Do You Hate Feedback, Too?

by Jonathan Tombes

Feedback was one of the subjects discussed in a recent episode of “Thrifting for Profit – The Amazon Way,” a weekly podcast hosted by Debra Conrad. Taking the lead on the feedback part of the show was Charlene Anderson, a jewelry and textile artist, designer, writer, seller and FeedbackFive customer who shared some frank views on the matter.

(To listen to the entire show, which included input from eBay expert Danni Ackerman, find the 45th episode, dated 8/30/13, on this TalkShoe page.)

Being Proactive Can Reduce Stress

Anderson is nothing if not forthright and voiced a sentiment possibly shared by anyone who has ever sold on Amazon. “I hate feedback. I absolutely hate feedback,” she said. Elaborating, she pointed to two difficulties: 1) the large percentage of feedback that “shouldn’t even qualify for feedback” and 2) the stress of not knowing what may be lurking in your inbox at any time.

As for what qualifies as feedback, Anderson welcomed Amazon’s decision (or greater willingness) to disqualify feedback about pricing. She would like to see more policy revisions but admitted that such changes were beyond her control. As far as reducing the stress of feedback management, however, she advocated a more hand’s-on approach. “I am a big, big fan of proactively asking for feedback on Amazon.”

Preempting Negative Feedback

Her reason? Being proactive reduces the likelihood of negative feedback. “If you ask someone for feedback and give them a way to contact you first, (then) if they have a problem, they are more apt to do that than to just leave the negative feedback,” Anderson said. That’s especially the case when “it’s so hard on Amazon to find out how to contact a third-party seller.”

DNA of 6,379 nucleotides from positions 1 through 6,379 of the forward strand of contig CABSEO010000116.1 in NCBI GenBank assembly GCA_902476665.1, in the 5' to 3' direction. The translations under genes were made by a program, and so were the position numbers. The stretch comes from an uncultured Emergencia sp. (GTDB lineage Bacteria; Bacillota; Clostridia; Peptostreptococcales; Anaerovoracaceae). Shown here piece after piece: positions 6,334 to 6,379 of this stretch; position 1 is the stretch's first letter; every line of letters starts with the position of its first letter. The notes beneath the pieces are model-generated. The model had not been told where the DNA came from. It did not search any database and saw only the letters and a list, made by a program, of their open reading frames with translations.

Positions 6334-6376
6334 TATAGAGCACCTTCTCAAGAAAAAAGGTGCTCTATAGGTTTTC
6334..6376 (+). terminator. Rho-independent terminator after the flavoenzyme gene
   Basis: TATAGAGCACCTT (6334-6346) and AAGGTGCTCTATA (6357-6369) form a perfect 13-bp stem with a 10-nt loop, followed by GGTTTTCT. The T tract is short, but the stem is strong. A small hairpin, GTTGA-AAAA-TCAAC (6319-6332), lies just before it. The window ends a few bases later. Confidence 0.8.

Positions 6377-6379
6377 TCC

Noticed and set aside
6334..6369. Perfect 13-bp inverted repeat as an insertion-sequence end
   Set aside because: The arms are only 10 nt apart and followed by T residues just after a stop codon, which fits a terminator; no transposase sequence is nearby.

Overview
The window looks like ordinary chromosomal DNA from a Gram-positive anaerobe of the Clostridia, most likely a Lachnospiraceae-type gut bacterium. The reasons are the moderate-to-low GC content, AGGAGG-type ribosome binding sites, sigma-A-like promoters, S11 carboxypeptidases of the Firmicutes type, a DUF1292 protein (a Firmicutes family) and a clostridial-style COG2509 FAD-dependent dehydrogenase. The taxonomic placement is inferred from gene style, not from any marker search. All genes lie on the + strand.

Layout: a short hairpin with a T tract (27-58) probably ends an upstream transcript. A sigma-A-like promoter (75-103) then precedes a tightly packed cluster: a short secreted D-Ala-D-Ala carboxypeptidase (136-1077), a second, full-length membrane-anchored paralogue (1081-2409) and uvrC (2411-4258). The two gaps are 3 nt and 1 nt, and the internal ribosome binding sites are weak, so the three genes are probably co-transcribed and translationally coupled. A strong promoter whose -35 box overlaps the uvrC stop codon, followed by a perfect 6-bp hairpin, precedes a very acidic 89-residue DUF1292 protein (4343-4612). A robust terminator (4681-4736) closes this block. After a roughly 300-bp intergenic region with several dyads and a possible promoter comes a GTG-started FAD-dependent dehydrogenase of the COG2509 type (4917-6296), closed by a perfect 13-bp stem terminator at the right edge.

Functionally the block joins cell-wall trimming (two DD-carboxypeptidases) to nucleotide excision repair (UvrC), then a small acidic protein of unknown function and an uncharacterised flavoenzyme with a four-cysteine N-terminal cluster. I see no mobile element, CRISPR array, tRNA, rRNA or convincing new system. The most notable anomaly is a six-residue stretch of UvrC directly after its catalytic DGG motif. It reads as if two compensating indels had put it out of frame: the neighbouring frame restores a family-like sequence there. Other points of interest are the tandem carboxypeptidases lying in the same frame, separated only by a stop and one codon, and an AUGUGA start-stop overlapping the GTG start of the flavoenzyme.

Anderson said she has preempted negative feedback that way on three occasions so far this year. The key enabler has been FeedbackFive, which she described as “a paid service that automatically sends what’s called a feedback request to the Amazon customers you specify.”

But if not a solicitation for feedback, what is it? “I don’t call it a feedback request,” Anderson said. “I call it a customer service letter, because the gist of the letter should be…’I want to make sure that everything is OK,’ ‘Did we meet your expectations?’ ‘Is everything OK?’”

Results and Caveats

As Thrifting-for-Profit host Debra Conrad noted during this podcast, feedback tends to be skewed. “It’s really easy to get feedback from two different types of customers: unhappy customers and very happy customers.”

Sellers using FeedbackFive typically find themselves reaching more of that silent (but satisfied) majority. In Anderson’s case, she grew feedback by more than threefold. “So if I was getting 30 a week, it shot up to like 100 a week,” she said. And asking did not boost negatives. Her 365-day history is 100 percent positive.

In her own use of FeedbackFive, Anderson mentioned a few preferred practices. She sends only one letter (opting against a second); she elects to be copied on the outgoing letters; and she likes being able to target customers and avoids sending a letter to anyone who has returned a product or gotten a refund.

And she stressed another point: “Personalize the email. Take the template and personalize it so it speaks the language that you want to speak and the tone that you want your Amazon store to give off.”

Good Product, Reduced Stress

Anderson’s endorsement of FeedbackFive was candid and unsolicited. (FeedbackFive has an affiliate sales program, but Anderson is not part of it.)

The “Thrifting-for-Profit” spirit is to share useful resources (including the “Home Run Guides” that Anderson edited). In this podcast, Anderson pointed to FeedbackFive as a way to help sellers manage a stressful but necessary part of the business. Even those with stellar records may be anxious when checking their feedback inbox at the start of a day. “Invariably,” she said, “bad feedback comes in the middle of the night, right?”

Originally published on September 10, 2013, updated June 1, 2019

This post is accurate as of the date of publication. Some features and information may have changed due to product updates or Amazon policy changes.

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